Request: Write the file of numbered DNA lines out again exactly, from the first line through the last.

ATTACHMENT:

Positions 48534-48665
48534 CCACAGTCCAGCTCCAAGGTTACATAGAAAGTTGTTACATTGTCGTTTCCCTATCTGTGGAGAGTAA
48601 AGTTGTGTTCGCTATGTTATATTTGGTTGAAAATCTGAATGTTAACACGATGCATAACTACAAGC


Positions 48534-48665
48534 CCACAGTCCAGCTCCAAGGTTACATAGAAAGTTGTTACATTGTCGTTTCCCTATCTGTGGAGAGTAA
48601 AGTTGTGTTCGCTATGTTATATTTGGTTGAAAATCTGAATGTTAACACGATGCATAACTACAAGC